SAO PAULO, March 15 (Reuters) - Brazilian civil servants, rural workers and labor confederations on Wednesday staged nationwide demonstrations against President Michel Temer’s pension reform plan, with hundreds of protestors occupying the premises of the finance ministry in the capital Brasilia.
Bus and subway services were partially disrupted in São Paulo and Rio de Janeiro, the country’s most populous cities, local news media reported. Street demonstrations in São Paulo’s eastern and northern corners have blocked hundreds of drivers on several major avenues.
In Brasilia, more than 1,500 people from peasant and homeless groups held protests at the finance ministry, the Landless Peasant Movement said in a statement. The ministry’s press office did not have an immediate comment.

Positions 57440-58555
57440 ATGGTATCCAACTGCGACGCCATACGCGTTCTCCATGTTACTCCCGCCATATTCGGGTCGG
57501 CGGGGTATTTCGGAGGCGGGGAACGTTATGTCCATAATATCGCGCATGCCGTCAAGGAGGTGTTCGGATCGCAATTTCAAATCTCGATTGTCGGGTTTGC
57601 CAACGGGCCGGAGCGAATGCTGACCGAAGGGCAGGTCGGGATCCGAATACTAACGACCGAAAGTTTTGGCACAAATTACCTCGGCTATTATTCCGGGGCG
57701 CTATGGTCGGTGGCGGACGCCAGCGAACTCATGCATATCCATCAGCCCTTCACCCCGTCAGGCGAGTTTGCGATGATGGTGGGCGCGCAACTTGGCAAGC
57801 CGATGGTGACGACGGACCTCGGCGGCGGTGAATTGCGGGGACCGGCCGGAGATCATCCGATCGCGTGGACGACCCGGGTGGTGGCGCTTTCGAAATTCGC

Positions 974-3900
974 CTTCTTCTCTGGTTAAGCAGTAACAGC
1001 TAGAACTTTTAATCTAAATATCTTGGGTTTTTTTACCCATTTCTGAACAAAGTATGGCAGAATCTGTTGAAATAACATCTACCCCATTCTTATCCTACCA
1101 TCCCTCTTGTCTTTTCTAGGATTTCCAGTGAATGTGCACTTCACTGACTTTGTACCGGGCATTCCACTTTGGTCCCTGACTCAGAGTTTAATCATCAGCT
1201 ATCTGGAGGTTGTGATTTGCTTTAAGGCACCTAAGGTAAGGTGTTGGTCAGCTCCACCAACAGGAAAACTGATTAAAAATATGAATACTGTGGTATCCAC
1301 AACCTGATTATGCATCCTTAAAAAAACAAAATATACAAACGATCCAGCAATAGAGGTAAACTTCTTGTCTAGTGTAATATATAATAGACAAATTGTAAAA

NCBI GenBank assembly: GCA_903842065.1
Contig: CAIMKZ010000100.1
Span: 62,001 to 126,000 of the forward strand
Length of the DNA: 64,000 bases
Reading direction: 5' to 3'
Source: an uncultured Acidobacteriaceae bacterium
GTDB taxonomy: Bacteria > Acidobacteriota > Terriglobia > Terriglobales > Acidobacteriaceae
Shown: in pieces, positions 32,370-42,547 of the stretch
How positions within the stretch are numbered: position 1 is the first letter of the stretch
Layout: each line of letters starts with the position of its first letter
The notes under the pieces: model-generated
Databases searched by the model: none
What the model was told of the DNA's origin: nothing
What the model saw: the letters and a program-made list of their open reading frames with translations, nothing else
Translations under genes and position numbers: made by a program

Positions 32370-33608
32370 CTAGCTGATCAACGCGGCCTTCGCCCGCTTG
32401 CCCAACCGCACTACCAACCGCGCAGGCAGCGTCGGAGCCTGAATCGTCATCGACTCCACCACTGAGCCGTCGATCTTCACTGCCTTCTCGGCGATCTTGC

Public transport workers in the cities of Recife, Curitiba and Belo Horizonte are also striking, their unions said.
The situation underscores the deep ideological divide among Brazilians as Temer seeks to pass Brazil’s most ambitious platform of economic reforms in two decades. Leaders in Temer’s 22-party alliance see capping pension benefits as a key step to pull the country out of its worst recession on record.
Last week, Temer acknowledged that his administration will have to negotiate with Congress to win passage of the pension reform, which seeks to roll back the age of retirement and scale back benefits for civil servants.
Still, senior lawmakers have said there is not much room for changes to Temer’s original proposal if the country wants to reduce a record budget deficit that is putting the brakes on an economic recovery and hampering investor confidence. (Reporting by Guillermo Parra-Bernal, Editing by W Simon)